Most people are familiar with the iPad, the most popular and currently desired tablet in the entire world. This well-known device runs Apple’s iOS operating system. However, as 2012 comes, Microsoft will bring out their new tablets running a touch-friendly version of the Windows operating system.
According to a poll conducted by Boston Consulting Group (BCG) which surveyed both American and Chinese citizens, the Windows OS could possibly dethrone the current king of tablets. Results from both groups that participated suggested they would prefer running Windows on a tablet, beating the iOS by a decent margin.
Wireless Internet Providers Changing the Game
Specifically, 44% of Chinese consumers preferred Windows over 34% that preferred Apple. 42% of American consumers preferred the mobile version of Windows over just 27% preferring Apple on tablets from wireless internet providers.
A senior partner of the BCG, John Rose, says that this does not necessarily indicate that 2012 will see Windows emerging on tablets throughout the world, taking over as king of the tablet empire. It also does not indicate that these consumers would even purchase tablets with the Windows operating system on them. The results of the survey are strictly hypothetical.
The Boston Consumer Group survey also showed that the market for tablets is just about certain to explode within the next couple of years, even going as far to say that the number of people who own tablets in the United States is expected to be double what it is now by the year 2013.
Attraction the Focal Point
Rose states that instead of attempting to pull current Apple users from the company, the various tablets that will run Windows should instead focus on attracting people who do not already have a tablet. To put that into perspective, it is similar to the release of the Android operating system; Google established their self in a growing market and Apple did not have any significant loss in sales.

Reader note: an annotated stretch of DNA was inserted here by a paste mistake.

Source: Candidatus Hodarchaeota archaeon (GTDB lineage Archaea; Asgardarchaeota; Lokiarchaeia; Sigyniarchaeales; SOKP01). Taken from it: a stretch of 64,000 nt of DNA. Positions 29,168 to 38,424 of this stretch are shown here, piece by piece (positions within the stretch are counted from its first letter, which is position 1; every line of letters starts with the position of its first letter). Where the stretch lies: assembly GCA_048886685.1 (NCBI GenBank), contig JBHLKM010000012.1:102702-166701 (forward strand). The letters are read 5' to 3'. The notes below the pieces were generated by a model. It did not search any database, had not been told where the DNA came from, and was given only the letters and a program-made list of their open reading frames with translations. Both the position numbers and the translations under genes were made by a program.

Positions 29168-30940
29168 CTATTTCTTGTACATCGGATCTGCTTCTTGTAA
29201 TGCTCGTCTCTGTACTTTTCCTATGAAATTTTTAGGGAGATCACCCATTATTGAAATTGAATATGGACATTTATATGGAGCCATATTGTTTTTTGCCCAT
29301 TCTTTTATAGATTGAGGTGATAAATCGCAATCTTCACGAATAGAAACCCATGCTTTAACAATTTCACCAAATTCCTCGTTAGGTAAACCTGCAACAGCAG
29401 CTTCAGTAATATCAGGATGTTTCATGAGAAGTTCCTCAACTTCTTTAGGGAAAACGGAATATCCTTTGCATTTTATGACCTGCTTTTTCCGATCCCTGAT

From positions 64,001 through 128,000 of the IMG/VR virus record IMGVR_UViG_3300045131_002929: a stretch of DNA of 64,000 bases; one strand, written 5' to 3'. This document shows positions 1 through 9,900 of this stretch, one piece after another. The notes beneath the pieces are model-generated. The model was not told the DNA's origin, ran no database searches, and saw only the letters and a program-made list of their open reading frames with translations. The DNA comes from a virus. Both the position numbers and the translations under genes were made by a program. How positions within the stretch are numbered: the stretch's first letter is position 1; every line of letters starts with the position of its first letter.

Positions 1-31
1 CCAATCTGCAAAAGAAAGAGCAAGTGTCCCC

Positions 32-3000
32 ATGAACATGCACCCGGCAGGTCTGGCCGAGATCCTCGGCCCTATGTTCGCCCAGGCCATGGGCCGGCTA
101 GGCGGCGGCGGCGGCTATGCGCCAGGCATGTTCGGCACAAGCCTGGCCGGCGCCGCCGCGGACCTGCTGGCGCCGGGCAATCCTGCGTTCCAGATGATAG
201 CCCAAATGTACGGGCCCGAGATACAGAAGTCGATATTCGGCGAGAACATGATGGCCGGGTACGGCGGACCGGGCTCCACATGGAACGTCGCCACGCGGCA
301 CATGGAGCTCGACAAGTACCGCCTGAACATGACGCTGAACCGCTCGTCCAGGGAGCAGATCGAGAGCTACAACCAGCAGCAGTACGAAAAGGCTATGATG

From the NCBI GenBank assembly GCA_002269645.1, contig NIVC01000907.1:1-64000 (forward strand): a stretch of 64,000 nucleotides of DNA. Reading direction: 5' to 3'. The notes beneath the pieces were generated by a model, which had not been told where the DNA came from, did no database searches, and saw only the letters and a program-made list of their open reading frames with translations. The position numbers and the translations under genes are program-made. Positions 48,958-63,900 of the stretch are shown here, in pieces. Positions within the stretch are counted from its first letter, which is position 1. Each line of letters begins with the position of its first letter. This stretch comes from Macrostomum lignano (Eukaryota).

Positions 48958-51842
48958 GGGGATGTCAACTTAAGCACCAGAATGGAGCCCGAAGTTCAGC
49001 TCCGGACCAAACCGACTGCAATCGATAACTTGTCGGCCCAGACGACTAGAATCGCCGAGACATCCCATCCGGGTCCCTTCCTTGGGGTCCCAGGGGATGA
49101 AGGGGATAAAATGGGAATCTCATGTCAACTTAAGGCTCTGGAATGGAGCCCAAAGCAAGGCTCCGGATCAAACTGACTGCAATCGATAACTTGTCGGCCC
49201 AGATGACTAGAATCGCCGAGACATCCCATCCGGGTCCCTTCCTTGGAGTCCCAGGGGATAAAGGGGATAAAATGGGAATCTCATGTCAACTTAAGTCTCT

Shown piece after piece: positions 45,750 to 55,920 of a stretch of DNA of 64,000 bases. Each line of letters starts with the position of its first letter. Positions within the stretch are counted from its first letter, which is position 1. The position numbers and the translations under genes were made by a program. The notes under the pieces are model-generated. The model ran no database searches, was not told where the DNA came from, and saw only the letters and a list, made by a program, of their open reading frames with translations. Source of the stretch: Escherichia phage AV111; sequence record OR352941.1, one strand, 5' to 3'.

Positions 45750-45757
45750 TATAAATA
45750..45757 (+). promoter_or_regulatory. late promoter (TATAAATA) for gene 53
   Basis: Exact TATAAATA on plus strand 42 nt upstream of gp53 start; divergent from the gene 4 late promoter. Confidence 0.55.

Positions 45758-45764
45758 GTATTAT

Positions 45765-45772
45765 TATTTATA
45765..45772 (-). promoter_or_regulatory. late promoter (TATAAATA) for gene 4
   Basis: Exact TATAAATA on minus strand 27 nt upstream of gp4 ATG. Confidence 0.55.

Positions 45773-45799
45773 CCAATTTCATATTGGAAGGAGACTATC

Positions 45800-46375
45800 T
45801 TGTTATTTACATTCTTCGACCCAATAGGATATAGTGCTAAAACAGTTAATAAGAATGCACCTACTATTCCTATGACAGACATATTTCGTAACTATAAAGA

It is perhaps also important to note that this survey occurred prior to the announcement of the Kindle Fire tablet, which then received an incredibly high number of pre-orders. The tablet by Amazon featured a fully-formed media marketplace with a price just low enough to attract a new audience. It is the epitome of what Rose means by a company making and promoting a tablet properly.
Is Windows Greater than Apple?
However, it is still very interesting that nearly half of the surveyed consumers prefer the Windows operating system over both Android and the iOS. Rose claims that it simply could be due to convenience and a familiar name instead of any real excitement of the platform.
After all, many tablet owners greatly enjoy having integrated multi-device functionality, which has a prominent presence within the world of Windows devices. However, there is a huge functionality gap that Apple tablets do not currently have bridging to those services, and it might just lead to its dethronement as far as the tablet market is concerned.
Future Windows Tablet Release
As of now, neither Microsoft nor any of the hardware manufacturers with which the company is affiliated have mentioned any dates as far as tablets that use the Windows operating system are concerned, although the Build conference back in September — the conference when Windows 8 was announced — saw a few thousand Samsung prototypes given to developers.
Interestingly, the new Windows 8 desktop operating system shows a major emphasis on being touch-friendly. In fact, it is precisely the sort of technology that would work very well ported onto a tablet. However, the major question still remains with regard to whether or not a tablet with the Windows operating system could actually take over nearly half of the tablet market, putting a halt to the Android/iOS party that has been so prominent these past few years.
Blake Sanders is a writer of tech news and information at broadband comparison site Broadband Expert. Blake specializes in high speed internet as well as wireless internet providers and industry info. Note: Photo courtesy of buckaroobayvia FlickR Creative Commons.